Despite all the hype, eNaira adoption is still disappointingly low – IMF
According to a recent International Monetary Fund (IMF) assessment, adoption of Nigeria’s digital money, the eNaira, is disappointingly low. The IMF research shed light on the obstacles confronting the eNaira project one year after its inception, emphasizing the need for additional efforts to boost its acceptance.
Despite the absence of substantial risk concerns like as large-scale cybersecurity events, the IMF report recognizes the Central Bank of Nigeria’s (CBN) success in maintaining the eNaira’s continuous 24/7 operations.
The survey, however, underlines the slow adoption of digital currency by both families and merchants. One of the report’s significant findings is the modest rise in eNaira wallet downloads among retail users. Despite an initial rush in downloads, exceeding 500,000 units in a short period of time, following progress has been slower.
The public adoption of the eNaira has been regrettably minimal, as evidenced by the amount of wallet downloads and transactions. It took 63 days more to reach 600,000 units, and another 143 days to reach 700,000 units. As of the end of November 2021, the total number of retail eNaira wallets was at 860,000, accounting for only 0.8% of Nigeria’s active bank accounts.
In comparison, the number of merchants using eNaira wallets was around 100,000, which was only a fraction of the shops using traditional Point-of-Sale (POS) terminals for card payments.
According to the IMF assessment, the majority of eNaira wallets are inactive, with just a brief period of increased activity noted. Since the currency’s introduction, there have been approximately 14,000 eNaira transactions every week on average, representing only 1.5 percent of the total number of wallets.
This means that during any given week, 98.5% of wallets were not used at all. The average value of an eNaira transaction has been around N923 million per week, which is less than 0.0018% of the average amount of M3 (broad money supply) for the same time period. The average value of a transaction is N60,000.
While admitting the eNaira project’s limitations, the IMF report also stated that it is still too early to make a decisive decision on its fate.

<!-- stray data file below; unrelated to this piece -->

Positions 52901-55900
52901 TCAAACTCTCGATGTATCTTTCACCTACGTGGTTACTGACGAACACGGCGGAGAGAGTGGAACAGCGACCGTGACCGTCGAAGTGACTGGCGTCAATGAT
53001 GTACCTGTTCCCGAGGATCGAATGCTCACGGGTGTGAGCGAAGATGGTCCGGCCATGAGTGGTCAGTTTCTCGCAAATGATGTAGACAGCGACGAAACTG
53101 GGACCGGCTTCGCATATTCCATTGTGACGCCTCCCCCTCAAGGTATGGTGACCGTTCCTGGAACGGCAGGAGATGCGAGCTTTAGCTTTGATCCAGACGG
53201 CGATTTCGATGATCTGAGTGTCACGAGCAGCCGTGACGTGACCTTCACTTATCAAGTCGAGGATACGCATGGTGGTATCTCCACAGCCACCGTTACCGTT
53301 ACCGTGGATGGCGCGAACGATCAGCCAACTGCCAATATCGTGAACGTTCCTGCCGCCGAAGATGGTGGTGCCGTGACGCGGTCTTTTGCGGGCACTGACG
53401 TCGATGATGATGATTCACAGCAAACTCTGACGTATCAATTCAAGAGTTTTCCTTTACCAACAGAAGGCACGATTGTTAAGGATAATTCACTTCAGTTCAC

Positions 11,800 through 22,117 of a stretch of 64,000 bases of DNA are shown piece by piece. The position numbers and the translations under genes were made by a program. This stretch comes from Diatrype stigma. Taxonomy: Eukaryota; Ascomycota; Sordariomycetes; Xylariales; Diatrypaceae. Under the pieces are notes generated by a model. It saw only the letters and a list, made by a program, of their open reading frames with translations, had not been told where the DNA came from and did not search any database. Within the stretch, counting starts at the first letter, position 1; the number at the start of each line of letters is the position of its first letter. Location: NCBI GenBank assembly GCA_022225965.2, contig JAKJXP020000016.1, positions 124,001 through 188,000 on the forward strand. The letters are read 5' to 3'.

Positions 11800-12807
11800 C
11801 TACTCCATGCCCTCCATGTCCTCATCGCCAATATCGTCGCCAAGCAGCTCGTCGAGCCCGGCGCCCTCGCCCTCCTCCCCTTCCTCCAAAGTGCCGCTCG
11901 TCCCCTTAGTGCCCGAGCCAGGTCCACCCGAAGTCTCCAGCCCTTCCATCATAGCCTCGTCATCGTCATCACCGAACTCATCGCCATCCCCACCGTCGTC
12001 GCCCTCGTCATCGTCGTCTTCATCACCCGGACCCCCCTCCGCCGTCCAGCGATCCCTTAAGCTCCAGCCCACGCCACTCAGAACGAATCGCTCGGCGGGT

The CBN’s initial staged strategy, which gave access exclusively to clients with bank accounts while confining transactions to onshore use, has limited the real benefits of eNaira adoption for the majority of wallet holders.
Furthermore, eNaira confronts stiff competition from well-established incumbent networks, such as mobile money, which provide comparable services with broader acceptability.
The CBN has entered phase 2 of the eNaira programme in response to low acceptance rates. This phase intends to increase the digital currency’s coverage by covering those who do not have bank accounts but do have mobile phones and valid Know Your Customer (KYC) information.
Individuals without internet access can now use USSD technology to access the eNaira. The CBN has also escalated its push to promote eNaira usage, urging big supermarkets and hotels to join the merchant network, providing eNaira stipends to CBN employees, and conducting developer hackathons to uncover and highlight possible eNaira use cases.
The IMF report concludes by emphasizing the need of addressing the eNaira project’s problems, such as boosting public trust in Nigeria’s monetary system and improving the digital currency’s technological reliability. According to the IMF research, the success of the eNaira initiative is dependent on breaching the low adoption equilibrium through innovative techniques and a bit of luck.
Furthermore, the paper emphasizes the importance of competing with well-established incumbent networks, such as mobile money, which already offer generally accepted retail-level services. While the study highlights the obstacles and asks for additional action, it also recognises that the CBN has taken steps to resolve the issues.
The expansion of eNaira coverage to include those without bank accounts but with mobile phones and acceptable KYC information is a step in the right direction. The CBN intends to make it easier for individuals to open eNaira wallets and fill their balances by permitting cash-in services through agency banking networks, mobile money transfers, and third-party transfers.
Another encouraging aspect is the CBN’s increased drive to promote eNaira usage. Encouraging big supermarkets and hotels to join the eNaira merchant network can boost consumer acceptance and usage. Stipends for CBN employees via the eNaira illustrate the CBN’s commitment to leading by example.
Hosting developer hackathons can also encourage innovation and reveal new use cases for digital money.
However, the research also notes the upcoming hurdles. The extension of eNaira usage for remittances may meet challenges in the near term, and the modalities of such usage are still being discussed. Building public trust in Nigeria’s monetary system and addressing concerns about the technological reliability of the eNaira are critical tasks that must be completed. Get the full IMF report here